Any disorder of heart rate or rhythm.
Arrhythmias include tachycardias (heartbeat too fast), bradycardias (heartbeat too slow) and "true" arrhythmias (disturbedrhythm). Arrhythmias are classified as lethal if they cause a severe decrease in the pumping function of the heart. When thepumping function is severely decreased for more than a few seconds, blood circulation is essentially stopped, and organ damage(such as brain damage) may occur within a few minutes. Lethal arrhythmias include ventricular fibrillation, also ventriculartachycardia that is rapid and sustained, or pulseless, and may include sustained episodes of other arrhythmias.Some other arrhythmias include atrial fibrillation/flutter, multifocal atrial tachycardia, paroxysmal supraventricular tachycardia,Wolff-Parkinson-White syndrome, sinus tachycardia, sinus bradycardia, bradycardia associated with heart block, sick sinussyndrome, and ectopic heartbeat.
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Arrhythmias are caused by a disruption of the normal functioning of the electrical conduction system of the heart. Normally, thechambers of the heart (atria and ventricles) contract in a coordinated manner. The signal to contract is an electrical impulsethat begins in the sinoatrial node (sinus node, SA node). It is conducted through the atria and stimulates them to contract. Theimpulse passes through the atrioventricular node (AV node), then travels through the ventricles and stimulates them tocontract. Problems can occur anywhere along the conduction system, causing various arrhythmias. Problems can also occur inthe heart muscle itself, causing it to respond differently to the signal to contract, also causing arrhythmias, or causing theventricles to contract independently of the normal conduction system.People who have a history of coronary artery disease, heart valve disorders, or other cardiac disorders, and people withimbalances of blood chemistries, are at higher risk for arrhythmias and complications from arrhythmias.Arrhythmias are also caused by some drugs. These include antiarrhythmics, Beta blockers, caffeine, cocaine, psychotropics, andsympathomimetics.
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symptomatic arrhythmias:- changes in the rate, rhythm, or pattern of the pulse- sensation of feeling the heart beat (palpitations)- chest pain- shortness of breath- fainting- light headedness, dizziness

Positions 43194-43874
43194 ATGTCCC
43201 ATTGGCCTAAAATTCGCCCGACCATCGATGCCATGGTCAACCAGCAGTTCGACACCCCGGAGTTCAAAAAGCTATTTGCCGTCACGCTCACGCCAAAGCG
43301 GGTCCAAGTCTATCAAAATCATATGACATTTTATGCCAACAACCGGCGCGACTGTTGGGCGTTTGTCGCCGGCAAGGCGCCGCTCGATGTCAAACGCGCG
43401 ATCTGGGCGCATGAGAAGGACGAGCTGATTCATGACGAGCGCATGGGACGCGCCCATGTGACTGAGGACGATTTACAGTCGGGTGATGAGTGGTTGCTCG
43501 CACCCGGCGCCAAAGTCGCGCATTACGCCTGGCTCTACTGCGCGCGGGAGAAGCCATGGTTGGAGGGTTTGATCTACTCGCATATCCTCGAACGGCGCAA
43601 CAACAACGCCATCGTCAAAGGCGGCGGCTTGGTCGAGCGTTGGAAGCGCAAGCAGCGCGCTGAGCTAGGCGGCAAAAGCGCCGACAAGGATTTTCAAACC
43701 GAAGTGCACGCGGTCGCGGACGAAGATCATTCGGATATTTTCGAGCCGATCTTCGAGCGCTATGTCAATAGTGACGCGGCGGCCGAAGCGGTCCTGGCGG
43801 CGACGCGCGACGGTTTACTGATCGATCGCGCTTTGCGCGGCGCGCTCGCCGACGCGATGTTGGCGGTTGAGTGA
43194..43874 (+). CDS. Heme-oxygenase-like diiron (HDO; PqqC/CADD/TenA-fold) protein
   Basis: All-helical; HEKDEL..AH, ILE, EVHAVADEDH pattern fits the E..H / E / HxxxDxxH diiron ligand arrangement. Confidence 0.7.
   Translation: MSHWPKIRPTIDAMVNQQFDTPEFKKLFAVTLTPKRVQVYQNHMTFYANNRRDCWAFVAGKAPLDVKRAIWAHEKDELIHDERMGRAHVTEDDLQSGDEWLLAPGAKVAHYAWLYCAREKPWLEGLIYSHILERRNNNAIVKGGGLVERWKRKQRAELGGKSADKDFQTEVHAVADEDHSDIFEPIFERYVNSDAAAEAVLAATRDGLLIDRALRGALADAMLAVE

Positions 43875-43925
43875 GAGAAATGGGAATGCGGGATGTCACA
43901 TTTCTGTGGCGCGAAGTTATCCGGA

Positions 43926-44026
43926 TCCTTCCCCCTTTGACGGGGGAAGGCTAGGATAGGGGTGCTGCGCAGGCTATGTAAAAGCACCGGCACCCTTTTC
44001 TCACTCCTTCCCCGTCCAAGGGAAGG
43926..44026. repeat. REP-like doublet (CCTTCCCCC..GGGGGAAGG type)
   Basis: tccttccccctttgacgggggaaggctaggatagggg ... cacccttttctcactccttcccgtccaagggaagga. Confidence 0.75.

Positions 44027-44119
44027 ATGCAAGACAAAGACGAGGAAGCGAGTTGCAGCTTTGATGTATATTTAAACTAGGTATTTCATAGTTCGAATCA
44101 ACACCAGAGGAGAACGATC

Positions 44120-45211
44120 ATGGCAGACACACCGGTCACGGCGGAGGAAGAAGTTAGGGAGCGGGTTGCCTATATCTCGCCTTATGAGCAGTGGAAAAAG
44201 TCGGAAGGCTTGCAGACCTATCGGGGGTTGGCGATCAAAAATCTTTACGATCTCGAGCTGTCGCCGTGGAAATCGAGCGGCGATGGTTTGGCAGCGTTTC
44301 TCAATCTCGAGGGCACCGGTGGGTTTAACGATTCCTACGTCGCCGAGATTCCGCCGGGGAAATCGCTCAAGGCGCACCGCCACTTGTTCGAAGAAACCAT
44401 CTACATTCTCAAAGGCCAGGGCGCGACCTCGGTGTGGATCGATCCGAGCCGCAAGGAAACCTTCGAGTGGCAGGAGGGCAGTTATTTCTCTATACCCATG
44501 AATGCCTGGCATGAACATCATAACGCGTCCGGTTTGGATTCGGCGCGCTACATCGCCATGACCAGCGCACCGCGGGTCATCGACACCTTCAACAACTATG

Note: The person may be without symptoms. The first symptom may be sudden cardiac death (loss of heart beat) associated withlethal arrhythmias.Additional symptoms that may be associated with this disease:- clammy skin- weak or absent pulse- paleness- temporarily absent breathing- low blood pressure
Interventions that are aimed at prevention of other heart diseases (e.g. coronary artery disease) may decrease the likelihood ofdevelopment of an arrhythmia.
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|Implanting Devices||Modern Medicine|
Implantable Device (Pacemaker):
These are small devices that are surgically implanted below the collarbone beneath the skin and are connected inside the heart through a vein. This delivers a small electrical stimulation to the heart to beat faster when it is going too slow. These machines are specifically used to treat slow heart rhythms.
This method involves attaching a small metal-tipped wire catheter through a vein, from the leg to the heart. Catheter provides cardiologist with a road map to know which area is causing problem, the short circuits. It is maneuvered to see the problematic parts and gently burn away the troubling and unwanted parts of tissue. It is a faster method than the bypass surgery.
Implantable Cardioverter Defibrillator
It is a device for people who are prone to a severe case of arrhythmia where the rapid heart rhythms can become life-threatening. In comparison to the pacemaker it is slightly bigger. These too are surgically implanted and connected to the vein in the heart. It has the capability of delivering an electric shock to stimulate the heart when it determines the heart rate is too fast or deems it to be too slow.
This devices work by pacing both the left and right ventricles at the same time, which results in re synchronizing the muscle contractions and this results in the increased efficiency of the weakened heart.
|Oral Medication||Modern Medicine|
Treatment completely depends on the severity of Arrhythmia and the results of the various check ups and reports. Electrophysiology study will show the condition of Arrhythmia and then with the advice and recommendation of the doctor the patient would be treated with the various options available. The options available are:
There are few anti-arrhythmic drugs that change the electrical signals in the heart. This helps prevent abnormal sites from beginning irregular or rapid heart rhythms.
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